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Picture of Susan  Abram

The Affordable Care Act requires health plans to provide mental health services. That means the newly insured will have the option to seek care anywhere they want. This has thrust publicly run mental health clinics into a new landscape of competition.

Picture of Terria  Smith

Mary Belardo drives down the half-mile dirt road to her home. Her house – built by All Mission Indian Housing Authority – sits on a nearly 40 acre allotment on the Torres Martinez Desert Cahuilla Indian Reservation in Thermal, Calif.

Picture of Kari Lydersen

Mental health providers in Illinois acknowledge that the state is in a dire budget situation. They say they have become more resourceful, finding ways to continue serving their patients and hope that the Affordable Care Act will help their situation.

Picture of Susan  Abram

A provision under the Affordable Care Act allows Medicare to penalize hospitals for high readmission rates within 30 days of discharge, particularly among patients with heart attacks, heart failure or pneumonia. So hospitals near and far have begun various initiatives.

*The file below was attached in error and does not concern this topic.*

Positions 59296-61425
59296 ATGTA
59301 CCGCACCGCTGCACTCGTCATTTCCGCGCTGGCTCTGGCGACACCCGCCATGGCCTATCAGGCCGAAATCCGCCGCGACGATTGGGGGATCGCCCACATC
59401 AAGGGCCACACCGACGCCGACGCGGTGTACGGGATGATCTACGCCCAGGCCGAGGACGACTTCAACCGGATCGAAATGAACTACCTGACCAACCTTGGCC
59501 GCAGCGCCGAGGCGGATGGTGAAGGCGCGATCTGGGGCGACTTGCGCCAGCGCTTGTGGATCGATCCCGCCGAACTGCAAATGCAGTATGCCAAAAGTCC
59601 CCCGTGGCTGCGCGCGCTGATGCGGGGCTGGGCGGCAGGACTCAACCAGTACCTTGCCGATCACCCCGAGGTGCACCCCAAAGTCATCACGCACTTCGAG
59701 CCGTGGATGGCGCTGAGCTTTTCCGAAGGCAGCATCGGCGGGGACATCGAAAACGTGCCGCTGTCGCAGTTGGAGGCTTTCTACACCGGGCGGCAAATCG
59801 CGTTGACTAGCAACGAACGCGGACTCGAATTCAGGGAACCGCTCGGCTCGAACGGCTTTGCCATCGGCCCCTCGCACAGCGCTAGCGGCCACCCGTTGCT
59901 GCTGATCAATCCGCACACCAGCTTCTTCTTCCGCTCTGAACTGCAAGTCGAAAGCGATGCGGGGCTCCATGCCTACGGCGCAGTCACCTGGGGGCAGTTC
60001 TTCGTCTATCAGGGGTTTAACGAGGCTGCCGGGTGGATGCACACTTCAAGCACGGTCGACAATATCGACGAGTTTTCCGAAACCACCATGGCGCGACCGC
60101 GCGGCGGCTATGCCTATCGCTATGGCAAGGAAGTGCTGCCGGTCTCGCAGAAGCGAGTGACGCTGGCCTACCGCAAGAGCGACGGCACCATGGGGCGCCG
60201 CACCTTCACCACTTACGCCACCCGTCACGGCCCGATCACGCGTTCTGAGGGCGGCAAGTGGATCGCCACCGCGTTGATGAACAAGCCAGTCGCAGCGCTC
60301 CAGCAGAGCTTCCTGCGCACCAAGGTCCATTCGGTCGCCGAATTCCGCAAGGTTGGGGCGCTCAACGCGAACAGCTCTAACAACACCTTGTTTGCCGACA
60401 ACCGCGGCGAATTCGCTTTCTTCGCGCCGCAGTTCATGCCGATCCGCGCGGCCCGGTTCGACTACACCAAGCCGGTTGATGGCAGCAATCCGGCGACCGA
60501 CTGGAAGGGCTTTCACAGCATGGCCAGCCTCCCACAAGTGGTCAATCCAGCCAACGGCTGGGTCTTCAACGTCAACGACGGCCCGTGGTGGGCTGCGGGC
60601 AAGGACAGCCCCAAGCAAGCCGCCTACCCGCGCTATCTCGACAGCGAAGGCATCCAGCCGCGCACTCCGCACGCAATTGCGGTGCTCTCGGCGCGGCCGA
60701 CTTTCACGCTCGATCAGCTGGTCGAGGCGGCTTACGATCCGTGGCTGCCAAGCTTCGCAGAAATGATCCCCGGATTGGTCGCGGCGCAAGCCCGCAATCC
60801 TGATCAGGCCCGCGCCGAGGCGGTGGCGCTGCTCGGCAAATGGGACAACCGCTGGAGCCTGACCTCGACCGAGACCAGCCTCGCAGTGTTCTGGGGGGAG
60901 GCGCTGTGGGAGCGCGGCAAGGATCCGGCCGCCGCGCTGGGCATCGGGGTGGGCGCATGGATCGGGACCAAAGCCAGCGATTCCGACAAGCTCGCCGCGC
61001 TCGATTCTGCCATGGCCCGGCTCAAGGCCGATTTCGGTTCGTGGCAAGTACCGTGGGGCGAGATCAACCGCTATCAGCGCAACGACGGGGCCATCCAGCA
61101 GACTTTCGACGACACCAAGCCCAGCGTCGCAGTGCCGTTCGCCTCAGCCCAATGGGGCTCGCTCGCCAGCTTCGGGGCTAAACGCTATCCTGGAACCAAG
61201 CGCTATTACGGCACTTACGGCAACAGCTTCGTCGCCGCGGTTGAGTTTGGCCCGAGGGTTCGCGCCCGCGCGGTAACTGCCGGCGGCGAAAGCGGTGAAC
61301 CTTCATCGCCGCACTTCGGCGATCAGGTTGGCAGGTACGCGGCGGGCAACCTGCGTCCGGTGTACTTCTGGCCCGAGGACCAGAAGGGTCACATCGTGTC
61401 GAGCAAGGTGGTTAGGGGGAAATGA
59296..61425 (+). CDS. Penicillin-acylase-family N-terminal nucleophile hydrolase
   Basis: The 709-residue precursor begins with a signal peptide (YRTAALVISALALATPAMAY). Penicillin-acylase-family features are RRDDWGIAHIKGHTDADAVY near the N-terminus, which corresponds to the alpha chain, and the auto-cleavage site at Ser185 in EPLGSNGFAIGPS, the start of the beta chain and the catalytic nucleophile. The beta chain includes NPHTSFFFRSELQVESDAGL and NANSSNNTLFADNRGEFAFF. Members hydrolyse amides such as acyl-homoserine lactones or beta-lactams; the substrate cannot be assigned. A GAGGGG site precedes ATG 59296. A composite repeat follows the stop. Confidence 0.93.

Picture of Kate  Benson

A few weeks ago Slate writer Brian Palmer accused New York Times writer Jane Brody of using a red herring for a lede and promoting a theory that he believes is not factually substantiated. But, did he then do the same?

Picture of Taunya English

A city zoning law could help curb the number of advertisements for cigarettes and sugary drinks in Philadelphia.

Picture of Taunya English

In-home upgrades are supposed to help kids avoid asthma attacks, missed school days and visits to the emergency room.

Picture of Anthony Advincula

Diabetes-related deaths have reached an all-time high in New York City, and communities of color are being hit the hardest.

Picture of Jondi Gumz

Nina Lutz, 18, is the third teen in Santa Cruz in 5 years to be stricken with osteosarcoma, a bone cancer so rare it affects just 400 children a year. A talented artist, she created illustrations for a children's book during her nine months of treatment, and she's selling the book to raise money.

Picture of Martha Rosenberg

Many of the most pro-gun, pro-criminal laws we live under receive no debate

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